"So I thought that if everything was set up in a lighted room and suddenly the light was turned off, you might start to see things beyond the shapes. Or the kind of sounds that you hear in silence. You would start to feel the environment and tension and people's vibrations. Those were the sounds that I wanted to deal with, the sound of fear and of darkness, like a child's fear that someone is behind him, but he can't speak and communicate this. And so I asked one guy to stand behind the audience for the duration of the concert.
"I wanted the sound of people perspiring to be in it, too, so I had all the dancers wear contact microphones, and the instructions were to bring out very heavy boxes and take them back across stage, and while they were doing that they were perspiring a little. There was one guy who was asthmatic and it was fantastic. And in the toilet there was somebody standing throughout the evening. Whenever I go to a toilet in a film theater, I always feel very scared. If nobody's there I'm scared, but if somebody is there it's even more scary. So I wanted people to have this experience of fear. There are unknown areas of sound and experience that people can't really mention in words. Like the stuttering in your mind. I was interested not in the noise you make but the noise that happens when you try not to make it, just that tension going back and forth.
"I think I would never want to go back again to where I was, doing things like that, even though few people have touched this area. Where I'd be so lonely and miserable that nobody understood. And the kind of thing I'm doing now is more understandable. I'm not saying it's better or worse. But now I just want to feel sort of playful sometimes. And when I feel playful, to do something. That's when people seem to understand more or at least accept more.
"I'm starting to think that maybe I can live. Before it seemed impossible. I was just about at the vanishing point, and all my things were too conceptual. But John came in and said, 'All right, I understand you.' And just by saying that all those things which were supposed to vanish stayed.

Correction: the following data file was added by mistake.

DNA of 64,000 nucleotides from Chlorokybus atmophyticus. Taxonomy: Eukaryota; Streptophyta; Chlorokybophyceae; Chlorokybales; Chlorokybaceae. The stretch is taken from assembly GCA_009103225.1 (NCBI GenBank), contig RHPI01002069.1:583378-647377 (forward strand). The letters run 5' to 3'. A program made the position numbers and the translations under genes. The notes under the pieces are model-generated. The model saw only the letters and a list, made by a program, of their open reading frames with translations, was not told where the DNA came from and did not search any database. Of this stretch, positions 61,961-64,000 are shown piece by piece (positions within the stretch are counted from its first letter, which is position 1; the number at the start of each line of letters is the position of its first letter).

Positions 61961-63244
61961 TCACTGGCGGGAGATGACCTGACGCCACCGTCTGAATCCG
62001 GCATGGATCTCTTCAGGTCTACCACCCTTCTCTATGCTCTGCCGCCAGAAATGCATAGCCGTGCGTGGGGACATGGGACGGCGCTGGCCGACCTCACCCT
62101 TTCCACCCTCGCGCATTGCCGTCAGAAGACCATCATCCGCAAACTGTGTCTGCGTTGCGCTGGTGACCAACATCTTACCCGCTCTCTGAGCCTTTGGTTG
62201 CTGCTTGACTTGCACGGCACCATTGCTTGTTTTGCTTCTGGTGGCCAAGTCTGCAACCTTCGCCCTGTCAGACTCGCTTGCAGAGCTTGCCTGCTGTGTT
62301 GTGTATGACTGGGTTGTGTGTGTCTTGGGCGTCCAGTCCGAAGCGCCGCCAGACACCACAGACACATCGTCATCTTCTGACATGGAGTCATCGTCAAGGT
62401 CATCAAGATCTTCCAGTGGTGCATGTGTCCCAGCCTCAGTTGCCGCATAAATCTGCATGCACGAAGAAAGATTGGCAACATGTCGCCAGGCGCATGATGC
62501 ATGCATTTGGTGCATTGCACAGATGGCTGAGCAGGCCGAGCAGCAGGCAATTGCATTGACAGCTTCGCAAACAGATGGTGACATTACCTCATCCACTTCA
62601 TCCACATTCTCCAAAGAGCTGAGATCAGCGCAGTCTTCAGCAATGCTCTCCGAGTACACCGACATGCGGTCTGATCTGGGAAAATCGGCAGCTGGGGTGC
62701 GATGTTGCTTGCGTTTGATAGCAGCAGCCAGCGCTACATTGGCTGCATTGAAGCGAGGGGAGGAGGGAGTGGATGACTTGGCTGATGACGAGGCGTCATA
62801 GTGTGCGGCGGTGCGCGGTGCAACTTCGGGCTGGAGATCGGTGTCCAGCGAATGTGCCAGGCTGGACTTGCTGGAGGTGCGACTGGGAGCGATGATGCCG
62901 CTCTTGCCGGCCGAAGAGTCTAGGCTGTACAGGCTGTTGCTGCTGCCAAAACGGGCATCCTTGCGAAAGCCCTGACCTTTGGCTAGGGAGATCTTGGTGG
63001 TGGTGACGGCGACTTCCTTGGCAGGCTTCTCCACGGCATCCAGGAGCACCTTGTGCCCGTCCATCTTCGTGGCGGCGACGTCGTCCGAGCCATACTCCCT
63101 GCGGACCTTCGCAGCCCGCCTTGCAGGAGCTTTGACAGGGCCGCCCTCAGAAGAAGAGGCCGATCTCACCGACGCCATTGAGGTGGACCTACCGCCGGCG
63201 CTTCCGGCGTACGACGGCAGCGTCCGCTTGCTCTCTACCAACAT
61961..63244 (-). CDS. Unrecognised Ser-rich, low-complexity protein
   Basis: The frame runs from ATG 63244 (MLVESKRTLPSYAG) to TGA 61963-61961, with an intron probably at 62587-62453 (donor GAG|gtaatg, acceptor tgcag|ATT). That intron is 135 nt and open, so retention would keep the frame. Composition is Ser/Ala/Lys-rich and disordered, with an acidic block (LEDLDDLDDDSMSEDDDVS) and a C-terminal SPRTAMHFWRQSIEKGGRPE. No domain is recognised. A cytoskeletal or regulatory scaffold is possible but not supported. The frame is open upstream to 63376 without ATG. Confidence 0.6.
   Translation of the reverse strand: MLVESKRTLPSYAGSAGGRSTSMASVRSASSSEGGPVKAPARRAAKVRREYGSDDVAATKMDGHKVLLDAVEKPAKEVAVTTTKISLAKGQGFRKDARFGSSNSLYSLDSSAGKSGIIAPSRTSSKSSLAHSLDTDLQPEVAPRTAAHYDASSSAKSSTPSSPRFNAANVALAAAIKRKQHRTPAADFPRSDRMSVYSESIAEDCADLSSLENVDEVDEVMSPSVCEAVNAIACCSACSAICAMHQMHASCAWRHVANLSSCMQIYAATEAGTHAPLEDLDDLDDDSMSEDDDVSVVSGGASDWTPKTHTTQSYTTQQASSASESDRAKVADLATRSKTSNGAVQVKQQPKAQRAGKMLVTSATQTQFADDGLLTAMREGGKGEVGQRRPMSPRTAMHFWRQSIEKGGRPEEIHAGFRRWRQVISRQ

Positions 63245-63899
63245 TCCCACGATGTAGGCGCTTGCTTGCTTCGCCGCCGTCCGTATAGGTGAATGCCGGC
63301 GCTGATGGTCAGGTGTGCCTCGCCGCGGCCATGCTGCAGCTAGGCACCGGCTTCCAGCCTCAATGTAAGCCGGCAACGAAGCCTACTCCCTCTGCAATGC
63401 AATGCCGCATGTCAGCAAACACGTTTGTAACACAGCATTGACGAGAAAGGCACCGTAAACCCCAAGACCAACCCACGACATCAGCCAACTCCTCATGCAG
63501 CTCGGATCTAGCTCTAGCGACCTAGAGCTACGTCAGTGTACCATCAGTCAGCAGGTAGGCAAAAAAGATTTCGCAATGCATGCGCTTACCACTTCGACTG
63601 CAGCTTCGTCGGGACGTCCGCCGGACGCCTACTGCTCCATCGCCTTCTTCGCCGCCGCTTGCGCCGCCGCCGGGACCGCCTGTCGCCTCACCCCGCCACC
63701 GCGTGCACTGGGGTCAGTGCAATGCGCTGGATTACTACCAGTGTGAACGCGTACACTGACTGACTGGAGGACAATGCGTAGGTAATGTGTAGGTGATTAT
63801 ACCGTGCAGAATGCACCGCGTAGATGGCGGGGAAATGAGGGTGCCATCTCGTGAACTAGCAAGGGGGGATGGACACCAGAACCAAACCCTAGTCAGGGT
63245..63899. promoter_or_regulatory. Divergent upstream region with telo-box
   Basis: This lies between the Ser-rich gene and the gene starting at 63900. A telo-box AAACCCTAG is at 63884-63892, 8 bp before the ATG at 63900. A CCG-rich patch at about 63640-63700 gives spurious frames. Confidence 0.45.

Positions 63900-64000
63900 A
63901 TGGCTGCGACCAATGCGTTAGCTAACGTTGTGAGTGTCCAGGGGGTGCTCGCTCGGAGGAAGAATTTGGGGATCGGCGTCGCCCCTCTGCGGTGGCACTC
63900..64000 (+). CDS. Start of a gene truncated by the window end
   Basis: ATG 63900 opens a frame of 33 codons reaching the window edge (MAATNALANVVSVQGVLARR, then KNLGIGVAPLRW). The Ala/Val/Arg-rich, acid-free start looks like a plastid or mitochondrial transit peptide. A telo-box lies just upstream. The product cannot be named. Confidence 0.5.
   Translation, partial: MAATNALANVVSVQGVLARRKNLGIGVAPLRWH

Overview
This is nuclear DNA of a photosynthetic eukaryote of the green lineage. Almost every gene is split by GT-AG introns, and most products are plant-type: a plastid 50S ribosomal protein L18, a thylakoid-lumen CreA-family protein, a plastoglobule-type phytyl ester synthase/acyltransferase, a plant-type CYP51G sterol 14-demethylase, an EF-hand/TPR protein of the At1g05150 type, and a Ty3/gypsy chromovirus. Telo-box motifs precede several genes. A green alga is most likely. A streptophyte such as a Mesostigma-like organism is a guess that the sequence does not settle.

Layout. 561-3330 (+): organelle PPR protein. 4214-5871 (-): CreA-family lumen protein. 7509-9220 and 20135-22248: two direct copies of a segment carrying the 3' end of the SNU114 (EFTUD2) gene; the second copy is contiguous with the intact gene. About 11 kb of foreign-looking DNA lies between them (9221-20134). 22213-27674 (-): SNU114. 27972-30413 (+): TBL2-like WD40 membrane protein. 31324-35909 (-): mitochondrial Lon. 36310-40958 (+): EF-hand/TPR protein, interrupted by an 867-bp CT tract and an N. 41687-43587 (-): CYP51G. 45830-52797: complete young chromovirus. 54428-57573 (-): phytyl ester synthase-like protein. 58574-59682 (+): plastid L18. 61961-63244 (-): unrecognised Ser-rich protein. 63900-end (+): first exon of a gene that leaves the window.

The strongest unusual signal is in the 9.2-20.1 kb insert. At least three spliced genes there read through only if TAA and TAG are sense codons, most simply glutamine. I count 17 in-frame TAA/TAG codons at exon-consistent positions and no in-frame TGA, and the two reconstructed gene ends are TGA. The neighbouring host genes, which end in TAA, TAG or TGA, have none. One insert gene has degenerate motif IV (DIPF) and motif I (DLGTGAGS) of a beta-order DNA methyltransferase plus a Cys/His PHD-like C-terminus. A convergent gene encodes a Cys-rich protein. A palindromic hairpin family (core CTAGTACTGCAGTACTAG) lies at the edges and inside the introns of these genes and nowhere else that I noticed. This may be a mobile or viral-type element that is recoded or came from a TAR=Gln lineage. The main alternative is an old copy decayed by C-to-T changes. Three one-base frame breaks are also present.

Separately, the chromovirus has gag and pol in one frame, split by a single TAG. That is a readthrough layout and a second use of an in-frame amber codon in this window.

"Around the time that I met John, I went to a palmist – John would probably laugh at this – and he said: 'You're like a very very fast wind that goes speeding around the world.' And I had a line that signified astral projection. The only thing I didn't have was a root. But, the palmist said, you've met a person who's fixed like a mountain, and if you get connected with that mountain you might get materialized. And John is like a frail wind, too, so he understands all of these aspects."
Instead of Yoko's self disappearing, she now disappears more into her self. "Everybody wants to be invisible," John says. "Yoko just expresses it."
"When the mouth speaks it is as if not the mouth itself but the silence behind it were pressing it into speech," writes Max Picard. "The silence is so full that it would drive the face upwards if it could not relax and relase itself in language. It is as though silence itself were whispering words to the mouth . . . In silence the lines of the mouth are like the closed wings of a butterfly. When the word starts moving, the wings open and the butterfly flies away."
This story is from the March 18th, 1971 issue of Rolling Stone.